1939–1945: Second World War
Despite having to contend with extremely dangerous conditions, RNLI lifeboat crews saved 6,376 lives between 1939 and 1945.
Between 1939 and 1945, RNLI lifeboat crews not only went to the aid of ships that had been wrecked, but also:
- towed vessels loaded with explosives and top secret information
- navigated minefields
- rescued downed aircrew
- ferried food to remote villages
- brought doctors to the injured
- took priests to the dying.
Fortunately, unlike the lifeboat fleet of 1914, the majority of lifeboats available to RNLI crews during the Second World War had been modernised to give them the strength and power to cope with the extremely punishing demands made of them.
Casualties of war – Chebogue rescue
In 1944, the Canadian frigate Chebogue suffered heavy casualties when her stern was blown away by an enemy torpedo, leaving her stranded in dangerous waters.
She was towed to the apparent safety of Swansea Bay, but unfortunately, the weather took a dramatic turn for the worse.
Changing from a 40-knot gale to a 70-knot hurricane, the Chebogue was dragged stern-first on to Port Talbot Bar. When the crew of Edward, Prince of Wales at Mumbles got the call, they all knew that the bar in a storm of this magnitude was a place of extreme danger.
In 1883 and 1903, Mumbles lifeboats had capsized and lost crew during two particularly violent storms. One crew member from 1903 was aboard the Edward, Prince of Wales that went out to aid of the Chebogue.
Giving no thought to past tragedies or immediate danger, the crew launched into darkness, sleet, and enormous waves towards the damaged frigate.
Coxswain William Gammon immediately recognised the perilous nature of the situation. The plunging bow and swinging anchor chains made it extremely difficult to come alongside the boat to rescue the crew.
In an extraordinary feat of seamanship and bravery, Coxswain Gammon drove full speed over the bar to reach the seaward side of the wreckage and then held the boat still just long enough for some crew to make the dangerous leap aboard.
The commander of Chebogue, Lieutenant Commander M. F. Oliver RCNR, hailed Coxswain Gammon and asked if all his crew could be rescued. ‘Yes,’ he shouted back, ‘if they keep their heads.’
With the Chebogue crew keeping their heads, Coxswain Gammon repeated this remarkable manoeuvre 12 times, rescuing all 42 of the frigate’s crew, with only a few suffering minor injuries from the life-or-death leap onto the lifeboat.
For a crew made up of young volunteers, this rescue would be extremely impressive. The fact that crew of The Mumbles had an average age of 55 - with two crew members over 60 and two more over 70 - makes this rescue all the more remarkable.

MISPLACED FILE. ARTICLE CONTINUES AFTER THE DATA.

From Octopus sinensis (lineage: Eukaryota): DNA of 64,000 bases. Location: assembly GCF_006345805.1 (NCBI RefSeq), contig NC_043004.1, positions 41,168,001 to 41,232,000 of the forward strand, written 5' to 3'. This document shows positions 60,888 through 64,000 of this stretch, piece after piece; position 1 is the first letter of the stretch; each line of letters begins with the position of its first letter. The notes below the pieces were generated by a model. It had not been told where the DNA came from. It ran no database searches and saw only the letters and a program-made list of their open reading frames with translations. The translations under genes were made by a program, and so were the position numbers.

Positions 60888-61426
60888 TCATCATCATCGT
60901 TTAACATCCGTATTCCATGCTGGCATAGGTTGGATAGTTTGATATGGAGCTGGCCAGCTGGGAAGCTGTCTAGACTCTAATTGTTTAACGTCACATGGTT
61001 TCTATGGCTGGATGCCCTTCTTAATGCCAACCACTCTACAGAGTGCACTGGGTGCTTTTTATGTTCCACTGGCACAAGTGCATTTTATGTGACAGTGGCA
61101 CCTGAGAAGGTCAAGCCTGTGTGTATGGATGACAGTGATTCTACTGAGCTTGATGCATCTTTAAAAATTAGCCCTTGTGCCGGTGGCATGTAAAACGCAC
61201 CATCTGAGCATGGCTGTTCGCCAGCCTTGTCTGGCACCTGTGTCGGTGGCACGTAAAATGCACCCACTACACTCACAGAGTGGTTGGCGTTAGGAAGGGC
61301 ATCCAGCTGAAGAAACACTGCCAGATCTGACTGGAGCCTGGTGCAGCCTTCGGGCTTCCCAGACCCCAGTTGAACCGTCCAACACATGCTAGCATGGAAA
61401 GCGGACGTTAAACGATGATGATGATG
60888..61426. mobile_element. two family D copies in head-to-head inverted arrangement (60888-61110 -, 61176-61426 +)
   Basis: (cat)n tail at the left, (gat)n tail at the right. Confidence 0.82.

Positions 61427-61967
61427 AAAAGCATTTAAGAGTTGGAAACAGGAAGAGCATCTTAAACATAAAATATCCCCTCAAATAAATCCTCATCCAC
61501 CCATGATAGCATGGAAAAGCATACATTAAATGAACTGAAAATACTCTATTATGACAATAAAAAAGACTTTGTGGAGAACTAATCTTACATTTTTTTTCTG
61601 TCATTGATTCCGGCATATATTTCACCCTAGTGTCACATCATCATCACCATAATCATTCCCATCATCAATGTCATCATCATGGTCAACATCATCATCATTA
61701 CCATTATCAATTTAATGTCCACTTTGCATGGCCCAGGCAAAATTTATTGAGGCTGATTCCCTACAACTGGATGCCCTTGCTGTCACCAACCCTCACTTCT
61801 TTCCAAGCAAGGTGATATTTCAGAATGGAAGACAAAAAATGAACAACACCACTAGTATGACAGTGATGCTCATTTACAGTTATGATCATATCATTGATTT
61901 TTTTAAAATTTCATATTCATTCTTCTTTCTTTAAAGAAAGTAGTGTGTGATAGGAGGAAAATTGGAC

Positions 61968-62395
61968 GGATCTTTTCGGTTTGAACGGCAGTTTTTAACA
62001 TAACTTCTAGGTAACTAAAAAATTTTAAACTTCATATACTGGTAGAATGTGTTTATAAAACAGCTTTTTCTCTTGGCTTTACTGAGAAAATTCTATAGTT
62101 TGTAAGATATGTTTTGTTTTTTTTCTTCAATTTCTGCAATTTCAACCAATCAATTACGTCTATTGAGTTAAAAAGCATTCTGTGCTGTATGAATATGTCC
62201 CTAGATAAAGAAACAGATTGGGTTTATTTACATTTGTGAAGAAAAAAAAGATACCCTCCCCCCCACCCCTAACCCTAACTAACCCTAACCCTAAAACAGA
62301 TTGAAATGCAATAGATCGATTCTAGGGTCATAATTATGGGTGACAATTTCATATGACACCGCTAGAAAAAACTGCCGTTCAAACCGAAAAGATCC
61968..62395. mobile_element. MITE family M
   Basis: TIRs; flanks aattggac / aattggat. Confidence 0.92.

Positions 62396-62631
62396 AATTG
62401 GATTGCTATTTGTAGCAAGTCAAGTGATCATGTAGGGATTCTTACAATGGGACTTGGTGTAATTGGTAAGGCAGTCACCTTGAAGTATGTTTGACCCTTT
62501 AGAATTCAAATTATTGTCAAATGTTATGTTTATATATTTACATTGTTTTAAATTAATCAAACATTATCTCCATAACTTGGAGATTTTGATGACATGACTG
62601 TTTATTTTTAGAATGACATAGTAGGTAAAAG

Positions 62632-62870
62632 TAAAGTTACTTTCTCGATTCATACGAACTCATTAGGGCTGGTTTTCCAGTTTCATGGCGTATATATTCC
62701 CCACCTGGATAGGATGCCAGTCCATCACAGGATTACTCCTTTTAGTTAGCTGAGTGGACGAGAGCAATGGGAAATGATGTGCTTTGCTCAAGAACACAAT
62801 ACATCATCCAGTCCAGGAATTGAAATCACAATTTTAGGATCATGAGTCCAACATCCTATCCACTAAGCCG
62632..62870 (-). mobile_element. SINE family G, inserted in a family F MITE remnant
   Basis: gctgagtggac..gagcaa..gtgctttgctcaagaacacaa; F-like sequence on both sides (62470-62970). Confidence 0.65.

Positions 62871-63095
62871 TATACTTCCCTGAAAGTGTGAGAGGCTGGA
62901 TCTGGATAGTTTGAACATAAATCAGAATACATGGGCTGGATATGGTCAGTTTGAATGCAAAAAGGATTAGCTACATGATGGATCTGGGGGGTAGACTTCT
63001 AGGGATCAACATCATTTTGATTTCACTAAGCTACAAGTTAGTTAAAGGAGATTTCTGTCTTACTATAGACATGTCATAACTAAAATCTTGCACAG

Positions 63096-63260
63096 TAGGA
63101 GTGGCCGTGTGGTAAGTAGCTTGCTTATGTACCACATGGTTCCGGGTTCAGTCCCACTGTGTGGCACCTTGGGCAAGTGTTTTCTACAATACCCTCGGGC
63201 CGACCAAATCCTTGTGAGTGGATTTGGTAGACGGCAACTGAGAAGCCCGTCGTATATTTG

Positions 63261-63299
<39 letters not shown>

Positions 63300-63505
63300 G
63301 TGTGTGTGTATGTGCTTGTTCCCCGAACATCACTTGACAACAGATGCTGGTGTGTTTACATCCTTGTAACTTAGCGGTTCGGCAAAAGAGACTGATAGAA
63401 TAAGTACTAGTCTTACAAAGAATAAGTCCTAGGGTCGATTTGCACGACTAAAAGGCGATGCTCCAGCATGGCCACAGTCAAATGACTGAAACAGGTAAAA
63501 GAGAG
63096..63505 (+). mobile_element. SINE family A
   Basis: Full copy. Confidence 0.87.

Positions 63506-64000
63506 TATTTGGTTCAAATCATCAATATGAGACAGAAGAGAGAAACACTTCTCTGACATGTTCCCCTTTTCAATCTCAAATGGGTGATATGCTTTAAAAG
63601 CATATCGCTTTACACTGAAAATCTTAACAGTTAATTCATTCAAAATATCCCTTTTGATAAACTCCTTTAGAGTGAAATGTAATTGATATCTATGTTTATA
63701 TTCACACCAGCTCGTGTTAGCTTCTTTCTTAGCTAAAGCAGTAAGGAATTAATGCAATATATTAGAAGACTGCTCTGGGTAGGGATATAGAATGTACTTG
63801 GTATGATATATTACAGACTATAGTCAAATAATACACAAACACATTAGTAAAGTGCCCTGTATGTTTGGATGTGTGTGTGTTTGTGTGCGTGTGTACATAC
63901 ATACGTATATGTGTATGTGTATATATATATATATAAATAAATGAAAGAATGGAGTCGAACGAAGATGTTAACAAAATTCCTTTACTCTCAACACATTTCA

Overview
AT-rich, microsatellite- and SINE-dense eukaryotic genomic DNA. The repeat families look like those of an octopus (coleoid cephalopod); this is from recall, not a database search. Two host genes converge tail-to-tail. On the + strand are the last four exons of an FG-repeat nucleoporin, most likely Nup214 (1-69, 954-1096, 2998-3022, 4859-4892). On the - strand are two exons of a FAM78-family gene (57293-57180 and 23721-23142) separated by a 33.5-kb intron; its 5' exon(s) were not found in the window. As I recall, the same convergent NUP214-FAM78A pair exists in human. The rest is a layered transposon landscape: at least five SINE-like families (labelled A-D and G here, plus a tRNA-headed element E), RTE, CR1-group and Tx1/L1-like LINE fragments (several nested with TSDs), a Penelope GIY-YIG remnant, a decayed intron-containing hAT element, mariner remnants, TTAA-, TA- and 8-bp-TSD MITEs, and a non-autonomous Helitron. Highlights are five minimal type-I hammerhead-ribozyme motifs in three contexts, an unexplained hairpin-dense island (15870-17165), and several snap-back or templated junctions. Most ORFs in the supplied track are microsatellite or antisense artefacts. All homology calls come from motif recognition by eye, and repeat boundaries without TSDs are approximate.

In the report of this rescue, the Naval Commander at Swansea wrote: ‘The commanding officer and all his men were unanimous in their admiration of the splendid way in which the lifeboat was handled by Coxswain Gammon and say that the whole crew were magnificent.’
For this rescue, Coxswain William Gammon was awarded the Gold Medal for Gallantry, with Second Coxswain Tom Ace and Mechanic Gilbert Davies receiving the Bronze Medal.
Battle of Britain
As the war continued, RAF and the Luftwaffe aircraft repeatedly entered into dogfights over the Channel. As such, another common call-out for lifeboat crews was to rescue both Allied and Axis aircrew that had been shot down into the sea.
RAF Pilot Officer Richard Hillary (who later went on to write The Last Enemy and the subject of a rumour that he was a descendant of RNLI founder, Sir William Hillary) parachuted into the sea near Margate after his Spitfire was shot down.
With bad visibility, the Lord Southborough from Margate eventually found the airman very badly burned and nearing death. The crew pulled him aboard, bandaged his wounds and made him feel comfortable with a generous helping of brandy which, according to the original report, had ‘wonderful results’.
Business as usual
However, not all rescues between 1939 and 1945 were the result of enemy action – the wind and the sea continued to take their toll on commercial vessels and the RNLI were there to save fishermen, sailors and the public in danger, as they always had been.
On 23 January 1942, two Whitby steamers, the SS Runswick and the SS Saltwick, collided in poor conditions near Peterhead Bay, off the east coast of Scotland. Peterhead’s Julia Park Barry of Glasgow went to their aid and escorted them both to the safety of the bay to wait for better conditions. It was here that they were joined by SS Fidra, which also came to seek shelter from the storm. Unfortunately, the gale soon became a hurricane and drove the SS Runswick inshore. Having had only a few hours of rest, the crew returned into the darkness and snow to rescue all 44 of the crew aboard the SS Runswick.
Again, the lifeboat crew were allowed only a short rest before being called out a third time. The hurricane was now blowing directly into the harbour, destroying the breakwater and driving the SS Saltwick and SS Fidra onto the rocky foreshore.
Coxswain McLean risked all by turning head to sea and running alongside the SS Fidra, managing to keep the ship alongside for 50 minutes in terrible conditions. This display of extraordinary seamanship allowed the 26 men aboard the SS Fidra to leap to safety. Dropping them ashore, he then returned to the SS Saltwick, whose situation was now equally desperate, and made it to the sheltered side of the wreck to help the 36 survivors onboard.
Over the course of the night, Coxswain John McLean and his crew saved 106 lives. For this brave rescue, Coxswain John McLean was awarded a Gold Medal for Gallantry, Motor Mechanic David F. Wiseman was awarded the Silver Medal and the rest of the crew were awarded Bronze Medals.
6,376 lives saved
Over the course of the war, and excluding those saved at Dunkirk, RNLI lifeboat crews saved 6,376 lives between 1939 and 1945.